Nap time, traffic, and parade routes are some of the things beyond our personal control. They make us tired, late, and annoyed but luckily what we say, do, and eat are still all on us. Taking control of your food intake will improve not only your mental and physical health but also your personal savings.
According to the USDA, food prepared outside the home is not only more expensive (averaging $731 million annually & $232 per month) but of lower quality (containing more saturated fats, sodium, cholesterol, and lower amounts of calcium) and ultimately raises overall caloric intake by 31%. Now couple these 3 negatives with the fact that the food-away-from-home industry (commercially prepared) is exempt to nutritional labeling laws, and you have two very big reasons to start learning to cook. Can you tell me what's really in the food you're eating? Well if you cooked it yourself you could!
In addition to saving you money and aiding in weight loss/maintenance (reduced calories) cooking at home has been shown to: build healthy lifestyle habits, promote family bonding, save time (food prep) and increase awareness of food born allergies or sensitivities. Knowing how your body reacts to food will allow you to fortify it against injury and sickness, without supplemental or pharmaceutical enhancement; no pill or powders necessary. Here are a few steps to help you learn to chef and be your best:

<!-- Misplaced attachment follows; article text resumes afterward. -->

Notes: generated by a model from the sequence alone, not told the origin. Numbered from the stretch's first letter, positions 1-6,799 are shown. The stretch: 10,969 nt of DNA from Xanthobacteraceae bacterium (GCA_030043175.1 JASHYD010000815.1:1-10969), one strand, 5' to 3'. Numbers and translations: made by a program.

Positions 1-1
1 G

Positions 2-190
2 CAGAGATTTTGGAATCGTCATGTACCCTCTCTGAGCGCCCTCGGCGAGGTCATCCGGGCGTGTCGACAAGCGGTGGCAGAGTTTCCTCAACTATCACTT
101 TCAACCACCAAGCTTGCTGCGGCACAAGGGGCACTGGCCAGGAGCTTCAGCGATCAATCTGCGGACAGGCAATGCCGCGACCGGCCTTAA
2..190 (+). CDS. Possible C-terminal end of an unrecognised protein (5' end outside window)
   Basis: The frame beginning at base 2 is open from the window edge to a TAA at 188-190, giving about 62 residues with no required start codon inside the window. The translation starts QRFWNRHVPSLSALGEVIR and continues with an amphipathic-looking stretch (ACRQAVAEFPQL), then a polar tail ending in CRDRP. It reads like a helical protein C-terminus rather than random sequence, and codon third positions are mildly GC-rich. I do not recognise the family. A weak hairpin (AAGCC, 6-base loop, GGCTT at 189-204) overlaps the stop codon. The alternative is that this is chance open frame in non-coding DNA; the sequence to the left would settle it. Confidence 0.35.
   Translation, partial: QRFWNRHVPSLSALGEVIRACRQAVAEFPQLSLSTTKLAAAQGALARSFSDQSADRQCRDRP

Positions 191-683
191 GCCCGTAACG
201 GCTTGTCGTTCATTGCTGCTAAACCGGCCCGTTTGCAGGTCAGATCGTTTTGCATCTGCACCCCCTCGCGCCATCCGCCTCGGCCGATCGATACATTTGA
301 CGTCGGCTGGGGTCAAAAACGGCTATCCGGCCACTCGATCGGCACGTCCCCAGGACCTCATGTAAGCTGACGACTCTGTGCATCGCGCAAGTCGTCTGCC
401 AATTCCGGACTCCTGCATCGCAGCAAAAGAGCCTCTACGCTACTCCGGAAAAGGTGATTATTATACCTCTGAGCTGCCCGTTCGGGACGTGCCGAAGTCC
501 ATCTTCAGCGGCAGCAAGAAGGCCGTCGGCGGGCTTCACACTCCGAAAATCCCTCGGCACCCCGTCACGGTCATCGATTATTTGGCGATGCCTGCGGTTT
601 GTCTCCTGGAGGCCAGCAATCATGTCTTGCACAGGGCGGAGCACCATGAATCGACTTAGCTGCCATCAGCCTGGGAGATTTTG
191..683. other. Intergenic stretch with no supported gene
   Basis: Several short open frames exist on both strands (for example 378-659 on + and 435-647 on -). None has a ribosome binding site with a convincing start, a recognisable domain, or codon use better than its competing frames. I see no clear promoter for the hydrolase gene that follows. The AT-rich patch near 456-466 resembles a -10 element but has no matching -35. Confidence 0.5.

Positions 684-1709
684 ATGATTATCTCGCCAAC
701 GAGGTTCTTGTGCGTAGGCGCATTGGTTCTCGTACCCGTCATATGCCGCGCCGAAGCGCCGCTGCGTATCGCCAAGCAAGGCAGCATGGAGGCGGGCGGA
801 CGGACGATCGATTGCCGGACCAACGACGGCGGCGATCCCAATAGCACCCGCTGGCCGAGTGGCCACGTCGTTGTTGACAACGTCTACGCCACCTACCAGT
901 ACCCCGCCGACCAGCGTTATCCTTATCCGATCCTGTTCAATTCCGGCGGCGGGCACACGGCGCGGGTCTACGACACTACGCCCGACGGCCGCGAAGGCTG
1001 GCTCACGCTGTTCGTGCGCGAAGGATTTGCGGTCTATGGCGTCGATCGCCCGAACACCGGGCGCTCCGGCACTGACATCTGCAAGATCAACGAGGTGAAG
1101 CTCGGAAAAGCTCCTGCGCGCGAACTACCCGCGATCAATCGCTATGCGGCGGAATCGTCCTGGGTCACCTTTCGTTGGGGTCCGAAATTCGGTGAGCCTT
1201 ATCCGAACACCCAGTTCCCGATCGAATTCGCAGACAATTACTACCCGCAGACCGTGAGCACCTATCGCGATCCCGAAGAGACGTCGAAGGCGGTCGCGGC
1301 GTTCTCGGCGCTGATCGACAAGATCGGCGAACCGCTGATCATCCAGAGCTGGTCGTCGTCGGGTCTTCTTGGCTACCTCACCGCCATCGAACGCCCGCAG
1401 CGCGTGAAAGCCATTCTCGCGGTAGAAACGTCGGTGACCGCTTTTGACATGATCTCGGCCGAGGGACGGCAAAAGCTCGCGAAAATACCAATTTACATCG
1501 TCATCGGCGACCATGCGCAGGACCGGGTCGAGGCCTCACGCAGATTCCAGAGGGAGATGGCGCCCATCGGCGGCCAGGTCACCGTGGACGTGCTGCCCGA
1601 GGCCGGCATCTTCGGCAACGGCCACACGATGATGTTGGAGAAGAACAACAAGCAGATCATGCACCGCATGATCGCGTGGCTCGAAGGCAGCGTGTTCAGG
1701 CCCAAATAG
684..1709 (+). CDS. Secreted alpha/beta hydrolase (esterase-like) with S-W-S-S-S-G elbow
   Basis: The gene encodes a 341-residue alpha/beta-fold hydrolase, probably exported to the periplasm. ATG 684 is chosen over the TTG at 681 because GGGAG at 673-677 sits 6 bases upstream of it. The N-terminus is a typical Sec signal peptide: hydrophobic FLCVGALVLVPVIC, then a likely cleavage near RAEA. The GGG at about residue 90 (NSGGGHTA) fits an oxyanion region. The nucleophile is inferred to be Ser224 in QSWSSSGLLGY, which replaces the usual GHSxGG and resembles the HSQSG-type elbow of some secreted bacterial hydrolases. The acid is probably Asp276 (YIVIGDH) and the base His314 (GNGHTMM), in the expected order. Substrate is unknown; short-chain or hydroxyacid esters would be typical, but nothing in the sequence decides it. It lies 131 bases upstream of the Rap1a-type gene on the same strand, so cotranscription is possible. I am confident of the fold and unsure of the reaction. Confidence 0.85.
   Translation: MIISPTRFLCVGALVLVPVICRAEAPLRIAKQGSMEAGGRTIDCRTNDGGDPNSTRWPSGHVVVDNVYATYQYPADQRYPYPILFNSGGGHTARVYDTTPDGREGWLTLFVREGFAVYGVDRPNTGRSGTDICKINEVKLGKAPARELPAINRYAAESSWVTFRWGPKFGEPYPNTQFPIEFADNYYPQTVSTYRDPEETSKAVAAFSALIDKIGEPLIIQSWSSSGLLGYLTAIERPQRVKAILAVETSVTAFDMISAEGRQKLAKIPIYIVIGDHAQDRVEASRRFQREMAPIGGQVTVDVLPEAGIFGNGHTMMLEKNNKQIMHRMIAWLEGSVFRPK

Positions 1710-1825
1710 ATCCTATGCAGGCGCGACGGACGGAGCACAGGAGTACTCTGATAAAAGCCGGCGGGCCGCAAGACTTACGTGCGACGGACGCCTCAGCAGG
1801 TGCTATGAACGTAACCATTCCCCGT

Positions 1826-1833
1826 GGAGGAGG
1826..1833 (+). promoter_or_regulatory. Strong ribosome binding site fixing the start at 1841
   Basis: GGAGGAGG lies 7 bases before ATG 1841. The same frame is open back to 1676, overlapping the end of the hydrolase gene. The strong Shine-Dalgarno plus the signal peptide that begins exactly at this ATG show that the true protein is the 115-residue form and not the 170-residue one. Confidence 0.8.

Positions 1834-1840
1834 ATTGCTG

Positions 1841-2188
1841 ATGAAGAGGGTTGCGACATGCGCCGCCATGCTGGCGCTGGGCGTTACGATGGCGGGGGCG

Gaining control over ourselves begins with us regulating:what we do (exercise, sleep), how we feel (smiling, happy, in love) and what we consume (food, drink, images, words). By simply becoming mindful of ourselves and our surroundings we can take the steps needed to avoid toxic events (injury), foods (sickness), and people (mental & spiritual stress). Your final tip for cooking is: all REAL food. Simply put: avoid consuming processed foods (boxed, canned, or bagged) whenever possible; because no matter what the label says, if it didn't come up out the ground to grow, it ain't nat-ur-al.